Yes, Banks Are (Also) Fighting Against Climate Change!

published on 25 September 2018
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Photo, IDFC
The contribution to the fight against climate change made by the IDFC club of the 23 largest development banks has doubled since COP21. A necessary scaling-up announced on 26 September in New York during the One Planet Summit follow-up meeting.

The contribution to the fight against climate change made by the IDFC club of the 23 largest development banks has doubled since COP21. A necessary scaling-up announced on 26 September in New York during the One Planet Summit follow-up meeting.
Those who imagine major international summits as lounges where everyone chats without taking action are seriously misguided: since COP21 in Paris in December 2015, the IDFC network of the 23 largest national and regional development banks has doubled its financing for the fight against climate change. And the amounts committed are anything but symbolic: financing allocated to the climate rose from USD 100bn at the end of 2014 to some USD 200bn in 2017.

These figures, from IDFC’s latest Green Finance Mapping for 2017, have just been presented at the One Planet Summit follow-up meeting in New York on this 26 September. They show IDFC’s full commitment to low-carbon and climate-resilient sustainable development, 100% aligned with the Paris Agreement. Its Chair, the Chief Executive Officer of Agence Française de Développement (AFD) Rémy Rioux, talks about the crucial role played by inclusive investment in the fight for the climate: 


 

Development banks such as those of the IDFC club have the responsibility of contributing to the collective action required to fight against climate change. The commitment of IDFC members to smart climate solutions is an irreversible commitment. As a platform for investments in sustainable development projects all over the world, IDFC is always proactive when it comes to boosting action for the climate and contributing to the massive redirection of financial flows. It is in this context that the USD 1bn required for the transition towards sustainable development are mobilized.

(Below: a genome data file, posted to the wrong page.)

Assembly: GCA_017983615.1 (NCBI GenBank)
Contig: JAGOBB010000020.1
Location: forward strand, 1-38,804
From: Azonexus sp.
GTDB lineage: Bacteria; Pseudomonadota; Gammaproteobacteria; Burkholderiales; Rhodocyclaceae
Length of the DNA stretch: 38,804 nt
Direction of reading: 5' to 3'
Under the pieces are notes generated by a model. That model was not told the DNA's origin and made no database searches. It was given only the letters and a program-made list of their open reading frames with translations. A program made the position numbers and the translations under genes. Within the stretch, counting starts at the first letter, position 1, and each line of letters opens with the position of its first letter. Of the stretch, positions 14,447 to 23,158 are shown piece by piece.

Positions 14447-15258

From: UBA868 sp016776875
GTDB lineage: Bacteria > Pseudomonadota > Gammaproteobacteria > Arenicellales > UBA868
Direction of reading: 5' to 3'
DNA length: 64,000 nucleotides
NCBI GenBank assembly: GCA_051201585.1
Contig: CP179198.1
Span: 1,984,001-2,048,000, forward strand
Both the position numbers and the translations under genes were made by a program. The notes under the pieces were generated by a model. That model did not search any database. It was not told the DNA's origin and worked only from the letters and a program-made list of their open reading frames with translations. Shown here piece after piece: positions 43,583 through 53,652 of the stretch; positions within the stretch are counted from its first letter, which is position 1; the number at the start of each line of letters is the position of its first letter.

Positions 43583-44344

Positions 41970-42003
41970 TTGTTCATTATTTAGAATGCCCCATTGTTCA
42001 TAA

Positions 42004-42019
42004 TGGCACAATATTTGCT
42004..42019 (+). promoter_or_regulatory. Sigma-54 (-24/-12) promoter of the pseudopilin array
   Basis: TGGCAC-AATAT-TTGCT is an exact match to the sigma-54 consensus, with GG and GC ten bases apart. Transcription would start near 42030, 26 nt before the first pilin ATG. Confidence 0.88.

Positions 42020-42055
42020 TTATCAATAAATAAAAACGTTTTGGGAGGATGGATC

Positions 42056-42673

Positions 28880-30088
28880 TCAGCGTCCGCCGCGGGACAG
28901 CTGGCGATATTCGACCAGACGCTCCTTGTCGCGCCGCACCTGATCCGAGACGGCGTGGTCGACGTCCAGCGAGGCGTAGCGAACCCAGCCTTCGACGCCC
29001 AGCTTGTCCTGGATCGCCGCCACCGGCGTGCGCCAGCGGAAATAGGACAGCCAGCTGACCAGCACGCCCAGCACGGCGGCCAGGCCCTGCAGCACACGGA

China, represented in IDFC by the China Development Bank (CDB), is the largest contributor to the club’s climate commitments. With a total amount of USD 220bn if all the relevant “green” financing is included, this financing flows in a circular manner: at domestic level within countries, in both a North-South and South-South circuit. Financing for climate change adaptation projects, for its part, has doubled in absolute value to USD 10bn. 
The new dimension taken on by the network’s climate finance is crucial for maintaining the efforts made up until now, as explained by Patrick Dlamini, Chief Executive Officer of the  Development Bank of Southern Africa (DBSA) and co-Chair of IDFC: 

After decades of relentlessly fighting to obtain results for development in the field, particularly in poor and vulnerable contexts, the members of the club are aware that the progress achieved is directly threatened by climate change.

The IDFC Green Finance Mapping study is based on the Common Principles for Climate Change Adaptation Finance Tracking, defined by multilateral development banks and IDFC. The highly respected think-tank Climate Policy Institute (CPI) checks the reliability of the data which are subsequently presented in an aggregated form.


Consult the summary of the study: 

IDFC


For further reading: 


One Planet Summit: What results one year on?

One Planet Summit: Our concrete commitments

Jean Jouzel: “It is not too late for the climate”

Further reading